From mid-2022, all new vehicles in the EU will be equipped with detectors monitoring the driver's concentration and, if necessary, warn about drowsiness or fatigue, informs the Motor Transport Institute. ITS research shows that 10 percent. accidents on motorways are the result of being tired or falling asleep.
According to the data of the Polish Road Safety Observatory ITS, 10 percent. accidents on motorways and every twelfth accident on expressways is the result of fatigue or falling asleep at the wheel. On the other hand, the analyzes of the European Commission indicate that fatigue may be caused by up to 20 percent. accidents.
"One of the reasons for this is long and monotonous driving, which promotes the loss of concentration. It is estimated that driving a vehicle for several hours is comparable to driving after drinking alcohol. Paradoxically, the greater the fatigue, the more likely drivers are to take up driving for several hours. the risk of further driving "- informs ITS, referring to the European ESRA research.
Therefore, from the middle of next year, all newly approved vehicles in the European Union will be equipped with detectors monitoring the state of concentration of the driver and, if necessary, warn about drowsiness or fatigue.
"This is the next step in the digital evolution of road transport, which is to be safer and sustainable. Please note that with each generation of vehicles, there are all kinds of electronic assistants, whose task is to care for the safety of not only the driver and passengers, but also other participants This multitude of systems gradually brings us closer to self-steering vehicles, which will provide us with even greater protection - says the ITS director, Prof. Marcin Ślęzak, quoted in the release.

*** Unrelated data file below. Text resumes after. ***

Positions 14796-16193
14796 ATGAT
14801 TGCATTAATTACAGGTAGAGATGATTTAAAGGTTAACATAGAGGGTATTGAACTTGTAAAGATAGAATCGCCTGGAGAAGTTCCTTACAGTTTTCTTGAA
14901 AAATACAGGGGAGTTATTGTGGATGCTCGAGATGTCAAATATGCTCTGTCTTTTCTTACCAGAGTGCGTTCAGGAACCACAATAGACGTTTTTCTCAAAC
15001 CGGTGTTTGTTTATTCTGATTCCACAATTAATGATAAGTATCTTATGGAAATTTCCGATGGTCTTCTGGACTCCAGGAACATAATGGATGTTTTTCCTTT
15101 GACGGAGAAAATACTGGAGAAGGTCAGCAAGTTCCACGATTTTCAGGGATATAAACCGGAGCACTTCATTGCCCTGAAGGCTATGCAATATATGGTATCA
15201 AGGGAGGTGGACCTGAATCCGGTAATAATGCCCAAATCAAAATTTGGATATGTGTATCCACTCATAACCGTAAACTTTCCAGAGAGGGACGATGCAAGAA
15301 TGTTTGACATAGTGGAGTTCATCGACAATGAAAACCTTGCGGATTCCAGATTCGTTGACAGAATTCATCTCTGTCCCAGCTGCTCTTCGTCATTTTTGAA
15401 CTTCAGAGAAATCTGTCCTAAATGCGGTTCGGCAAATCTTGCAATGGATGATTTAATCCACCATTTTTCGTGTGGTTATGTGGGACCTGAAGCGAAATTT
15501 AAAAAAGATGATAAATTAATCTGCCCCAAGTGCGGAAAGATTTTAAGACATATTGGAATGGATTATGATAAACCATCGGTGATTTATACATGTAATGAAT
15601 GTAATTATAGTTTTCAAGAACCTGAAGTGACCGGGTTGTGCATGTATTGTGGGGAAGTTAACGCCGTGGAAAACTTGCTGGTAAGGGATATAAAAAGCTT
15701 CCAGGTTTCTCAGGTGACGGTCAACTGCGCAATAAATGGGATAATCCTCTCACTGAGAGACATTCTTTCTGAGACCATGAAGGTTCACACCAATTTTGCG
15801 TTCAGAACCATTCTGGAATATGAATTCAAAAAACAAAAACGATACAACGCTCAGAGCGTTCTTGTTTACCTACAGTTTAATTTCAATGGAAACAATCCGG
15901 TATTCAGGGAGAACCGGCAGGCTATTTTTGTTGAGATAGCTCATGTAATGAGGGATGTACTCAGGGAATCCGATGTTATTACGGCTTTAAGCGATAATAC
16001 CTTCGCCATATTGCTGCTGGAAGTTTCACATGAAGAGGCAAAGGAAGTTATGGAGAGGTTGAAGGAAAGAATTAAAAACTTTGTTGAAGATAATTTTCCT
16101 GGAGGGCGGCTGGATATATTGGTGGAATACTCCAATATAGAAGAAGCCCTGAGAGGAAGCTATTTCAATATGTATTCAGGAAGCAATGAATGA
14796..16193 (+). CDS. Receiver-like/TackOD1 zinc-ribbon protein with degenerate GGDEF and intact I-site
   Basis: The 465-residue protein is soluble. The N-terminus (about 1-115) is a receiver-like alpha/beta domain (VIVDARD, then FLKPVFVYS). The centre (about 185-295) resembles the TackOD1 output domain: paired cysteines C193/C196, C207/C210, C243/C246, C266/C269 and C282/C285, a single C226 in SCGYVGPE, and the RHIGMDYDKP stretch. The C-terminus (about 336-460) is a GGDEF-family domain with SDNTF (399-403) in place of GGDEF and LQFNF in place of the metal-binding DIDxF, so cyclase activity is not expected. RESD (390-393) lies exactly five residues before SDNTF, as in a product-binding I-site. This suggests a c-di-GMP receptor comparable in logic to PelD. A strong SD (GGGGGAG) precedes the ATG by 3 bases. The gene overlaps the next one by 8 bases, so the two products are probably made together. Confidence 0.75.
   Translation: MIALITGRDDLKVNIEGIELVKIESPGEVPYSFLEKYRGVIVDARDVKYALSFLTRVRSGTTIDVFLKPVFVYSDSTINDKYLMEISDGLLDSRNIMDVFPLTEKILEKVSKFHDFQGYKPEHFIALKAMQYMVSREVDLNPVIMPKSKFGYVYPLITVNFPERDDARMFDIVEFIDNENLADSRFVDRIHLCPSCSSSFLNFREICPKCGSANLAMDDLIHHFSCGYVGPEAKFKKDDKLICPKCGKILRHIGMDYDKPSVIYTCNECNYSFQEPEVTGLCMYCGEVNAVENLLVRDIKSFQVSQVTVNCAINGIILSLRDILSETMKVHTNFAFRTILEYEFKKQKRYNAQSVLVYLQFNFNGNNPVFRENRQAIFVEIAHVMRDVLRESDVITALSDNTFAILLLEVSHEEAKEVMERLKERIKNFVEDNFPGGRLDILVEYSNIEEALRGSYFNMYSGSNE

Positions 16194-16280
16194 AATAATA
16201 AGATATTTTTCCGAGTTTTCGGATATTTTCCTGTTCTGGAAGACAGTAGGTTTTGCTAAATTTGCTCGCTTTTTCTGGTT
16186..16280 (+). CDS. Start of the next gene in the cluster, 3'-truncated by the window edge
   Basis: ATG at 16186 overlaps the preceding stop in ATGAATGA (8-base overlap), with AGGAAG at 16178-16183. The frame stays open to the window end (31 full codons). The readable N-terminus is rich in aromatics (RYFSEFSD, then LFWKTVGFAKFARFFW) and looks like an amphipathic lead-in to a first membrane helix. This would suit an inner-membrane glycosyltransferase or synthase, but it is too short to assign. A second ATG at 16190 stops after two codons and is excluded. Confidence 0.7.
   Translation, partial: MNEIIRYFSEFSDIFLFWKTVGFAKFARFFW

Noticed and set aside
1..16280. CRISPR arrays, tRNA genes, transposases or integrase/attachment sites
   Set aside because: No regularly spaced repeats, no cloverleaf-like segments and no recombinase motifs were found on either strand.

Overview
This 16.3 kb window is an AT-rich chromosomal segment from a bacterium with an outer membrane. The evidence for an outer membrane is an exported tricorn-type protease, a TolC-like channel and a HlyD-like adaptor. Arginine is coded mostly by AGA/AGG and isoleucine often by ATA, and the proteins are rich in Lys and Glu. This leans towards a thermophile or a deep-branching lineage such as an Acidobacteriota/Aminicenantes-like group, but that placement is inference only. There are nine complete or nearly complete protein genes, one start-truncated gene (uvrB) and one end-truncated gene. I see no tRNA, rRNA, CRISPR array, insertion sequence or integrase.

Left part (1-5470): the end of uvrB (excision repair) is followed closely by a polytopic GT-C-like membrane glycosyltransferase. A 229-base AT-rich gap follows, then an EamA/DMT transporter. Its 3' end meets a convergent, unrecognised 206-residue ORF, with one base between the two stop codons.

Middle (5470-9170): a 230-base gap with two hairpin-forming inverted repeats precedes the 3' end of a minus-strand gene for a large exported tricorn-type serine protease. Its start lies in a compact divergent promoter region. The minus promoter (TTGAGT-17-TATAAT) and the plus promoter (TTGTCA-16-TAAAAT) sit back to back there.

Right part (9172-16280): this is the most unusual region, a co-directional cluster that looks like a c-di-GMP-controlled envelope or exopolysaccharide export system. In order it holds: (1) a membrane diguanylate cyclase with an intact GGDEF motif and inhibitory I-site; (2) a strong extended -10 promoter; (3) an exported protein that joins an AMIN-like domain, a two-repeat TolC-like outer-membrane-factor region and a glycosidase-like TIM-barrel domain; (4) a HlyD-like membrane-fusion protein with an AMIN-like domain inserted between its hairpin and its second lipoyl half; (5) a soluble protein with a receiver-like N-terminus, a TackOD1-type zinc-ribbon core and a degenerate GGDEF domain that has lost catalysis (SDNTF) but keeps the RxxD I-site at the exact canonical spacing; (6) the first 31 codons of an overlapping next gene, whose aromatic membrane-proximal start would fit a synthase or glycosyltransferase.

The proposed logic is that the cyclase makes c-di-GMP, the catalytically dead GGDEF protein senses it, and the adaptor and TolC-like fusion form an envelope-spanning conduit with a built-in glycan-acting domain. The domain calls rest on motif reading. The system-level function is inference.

The Institute notes that such solutions are now optional equipment for many vehicles, and in some cases - in higher trim levels - standard.
"By assessing the steering wheel movement, the system checks whether the driver is making precise maneuvers and how often he corrects the track. It informs the driver about a potential hazard by means of an audible signal and a text message - + time for a break +" - emphasizes ITS. He adds that in the near future these systems will be enriched with cameras and optical sensors installed in the vehicle cabin. Thanks to special algorithms, they will constantly watch over the condition of the driver, tracking his eyesight and head movement.
ITS points out, however, that with the development of technology - including the one that detects fatigue - there is a fear that their widespread use may be dangerous, e.g. in the field of cybersecurity. "From a car taken over by a hacker, it will be possible to obtain, for example, images recorded by internal cameras" - we read.
"Therefore, the issue of securing cars against such a scenario before they hit the roads becomes important. Among other things, this issue is the subject of analyzes of the + AV-PL-ROAD - Polish road to road transport automation + project, which we implement together with the Ministry of Infrastructure and the Faculty of Transport of the Warsaw University of Technology "- indicates Mikołaj Kruszewski from ITS.
Kruszewski adds that the results of this project "will be a kind of almanac of knowledge on the safe implementation of modern vehicles into road traffic", also in terms of legal aspects and cybersecurity.
As ITS reminds - in line with EU assumptions - apart from detectors detecting drowsiness and fatigue of the driver, vehicles will also have to have systems responsible for speed control, keeping the car in the lane and recording the car's parameters at the time of a collision, i.e. black boxes. The regulations will apply from mid-2022 and will apply to all new types of cars (PAP).
author: Marcin Chomiuk